Blockchain in the Air Force. Since receiving seed funding from the Defense Advanced Research Projects Agency for a crypto-chat app in 2017, SIMBA Chain has been investigating blockchain on behalf of the military. Since then, both the Navy and the Air Force have entered into multiple SBIR contracts with the platform, a project of Indiana Technology and Manufacturing Companies.
The company has become an advocate for the use of blockchain in the military supply chain, an expansive network of billions of dollars worth of thousands of parts moving across tens of borders every day. Last month, SIMBA Chain co-wrote a white paper hailing blockchain-enhanced supply chains for the private sector.
Jeffrey Slayton, director of Special Programs, Strategy and Policy for the USAF said that “Emerging technologies like SIMBA Chain’s blockchain platform have the potential to achieve the reliable exchange of information over an unreliable network where not all participants can be trusted, and in so doing, continue to advance the technological supremacy of America’s air, space and cyber forces”.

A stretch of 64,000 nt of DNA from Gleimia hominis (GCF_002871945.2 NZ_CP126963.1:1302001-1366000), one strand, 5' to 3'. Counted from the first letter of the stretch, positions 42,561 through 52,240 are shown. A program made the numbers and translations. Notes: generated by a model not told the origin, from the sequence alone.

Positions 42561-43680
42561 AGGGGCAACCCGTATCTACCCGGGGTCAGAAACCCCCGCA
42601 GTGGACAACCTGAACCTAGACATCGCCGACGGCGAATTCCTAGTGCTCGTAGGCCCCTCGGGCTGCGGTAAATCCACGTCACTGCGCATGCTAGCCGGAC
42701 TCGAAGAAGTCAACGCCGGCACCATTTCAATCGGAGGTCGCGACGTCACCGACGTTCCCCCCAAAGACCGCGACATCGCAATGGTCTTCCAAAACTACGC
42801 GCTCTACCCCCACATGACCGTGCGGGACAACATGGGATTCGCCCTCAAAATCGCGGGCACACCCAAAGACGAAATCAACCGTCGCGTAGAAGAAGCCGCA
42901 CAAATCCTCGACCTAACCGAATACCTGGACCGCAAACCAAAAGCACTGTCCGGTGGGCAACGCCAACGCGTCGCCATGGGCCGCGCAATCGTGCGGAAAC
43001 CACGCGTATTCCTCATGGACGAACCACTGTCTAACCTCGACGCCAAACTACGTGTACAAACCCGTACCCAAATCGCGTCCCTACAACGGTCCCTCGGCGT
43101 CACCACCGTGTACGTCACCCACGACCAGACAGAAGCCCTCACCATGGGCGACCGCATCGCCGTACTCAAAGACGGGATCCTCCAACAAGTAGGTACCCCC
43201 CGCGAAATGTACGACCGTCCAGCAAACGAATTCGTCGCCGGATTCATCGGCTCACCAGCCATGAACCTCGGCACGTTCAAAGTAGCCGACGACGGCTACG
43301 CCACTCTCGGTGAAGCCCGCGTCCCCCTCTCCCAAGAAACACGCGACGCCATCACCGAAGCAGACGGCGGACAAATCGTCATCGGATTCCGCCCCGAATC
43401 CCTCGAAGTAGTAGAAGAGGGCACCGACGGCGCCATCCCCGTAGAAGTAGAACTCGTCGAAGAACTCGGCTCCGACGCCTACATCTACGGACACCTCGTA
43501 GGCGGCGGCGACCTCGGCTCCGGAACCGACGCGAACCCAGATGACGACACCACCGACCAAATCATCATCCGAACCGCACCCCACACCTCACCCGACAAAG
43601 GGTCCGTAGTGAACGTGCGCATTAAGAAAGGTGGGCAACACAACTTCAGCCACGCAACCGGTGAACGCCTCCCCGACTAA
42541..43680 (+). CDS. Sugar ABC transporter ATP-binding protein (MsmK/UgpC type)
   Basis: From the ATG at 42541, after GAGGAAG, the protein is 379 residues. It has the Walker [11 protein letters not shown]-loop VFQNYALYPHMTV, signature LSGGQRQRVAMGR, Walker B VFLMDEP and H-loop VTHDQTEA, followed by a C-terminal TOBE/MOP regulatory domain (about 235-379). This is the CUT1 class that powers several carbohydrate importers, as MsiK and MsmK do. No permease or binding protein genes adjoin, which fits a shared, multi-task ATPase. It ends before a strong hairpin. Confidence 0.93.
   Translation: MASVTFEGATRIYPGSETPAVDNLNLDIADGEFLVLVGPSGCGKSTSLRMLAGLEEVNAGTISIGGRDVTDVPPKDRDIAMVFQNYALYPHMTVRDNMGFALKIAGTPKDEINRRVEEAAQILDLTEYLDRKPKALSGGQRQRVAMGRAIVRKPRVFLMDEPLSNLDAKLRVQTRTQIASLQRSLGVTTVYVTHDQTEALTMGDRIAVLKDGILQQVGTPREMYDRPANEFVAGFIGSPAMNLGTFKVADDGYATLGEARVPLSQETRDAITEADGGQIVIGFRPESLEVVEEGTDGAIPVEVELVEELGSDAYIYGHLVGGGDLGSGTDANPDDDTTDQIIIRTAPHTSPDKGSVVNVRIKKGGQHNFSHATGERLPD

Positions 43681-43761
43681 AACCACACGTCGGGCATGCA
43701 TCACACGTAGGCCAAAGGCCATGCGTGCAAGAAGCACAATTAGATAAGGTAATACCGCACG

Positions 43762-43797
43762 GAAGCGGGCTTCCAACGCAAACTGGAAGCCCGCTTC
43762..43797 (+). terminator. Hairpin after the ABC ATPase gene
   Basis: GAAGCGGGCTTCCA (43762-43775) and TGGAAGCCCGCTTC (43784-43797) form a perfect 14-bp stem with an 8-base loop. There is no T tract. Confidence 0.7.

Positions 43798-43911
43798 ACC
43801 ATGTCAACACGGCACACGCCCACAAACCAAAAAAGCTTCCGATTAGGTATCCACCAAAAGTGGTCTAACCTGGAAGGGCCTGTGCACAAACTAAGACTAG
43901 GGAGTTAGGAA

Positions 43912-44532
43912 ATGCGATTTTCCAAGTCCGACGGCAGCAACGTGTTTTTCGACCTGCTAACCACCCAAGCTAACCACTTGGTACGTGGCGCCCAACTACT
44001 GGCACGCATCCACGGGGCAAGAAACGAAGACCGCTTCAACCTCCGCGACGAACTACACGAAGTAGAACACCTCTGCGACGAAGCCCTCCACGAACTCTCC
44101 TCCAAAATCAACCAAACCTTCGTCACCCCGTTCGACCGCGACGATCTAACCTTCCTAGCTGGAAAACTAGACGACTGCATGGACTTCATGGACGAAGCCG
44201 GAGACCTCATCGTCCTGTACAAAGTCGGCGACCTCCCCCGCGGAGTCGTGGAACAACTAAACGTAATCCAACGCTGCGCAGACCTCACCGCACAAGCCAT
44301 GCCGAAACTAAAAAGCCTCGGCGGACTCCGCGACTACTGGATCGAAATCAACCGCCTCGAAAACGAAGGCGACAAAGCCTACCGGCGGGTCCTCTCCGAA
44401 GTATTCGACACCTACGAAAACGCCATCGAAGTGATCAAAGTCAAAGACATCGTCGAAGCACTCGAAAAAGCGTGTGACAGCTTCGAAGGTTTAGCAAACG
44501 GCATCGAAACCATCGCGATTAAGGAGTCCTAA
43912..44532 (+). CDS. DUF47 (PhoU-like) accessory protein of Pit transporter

“SIMBA Chain could also help the military get ahead of problems that may arise with the proliferation of new technologies, like artificial intelligence and machine learning, which can draw analysis from reams of data – assuming that data is legitimate. That’s where blockchain can come in”. Joe Neidig SIMBA Chain CEO said.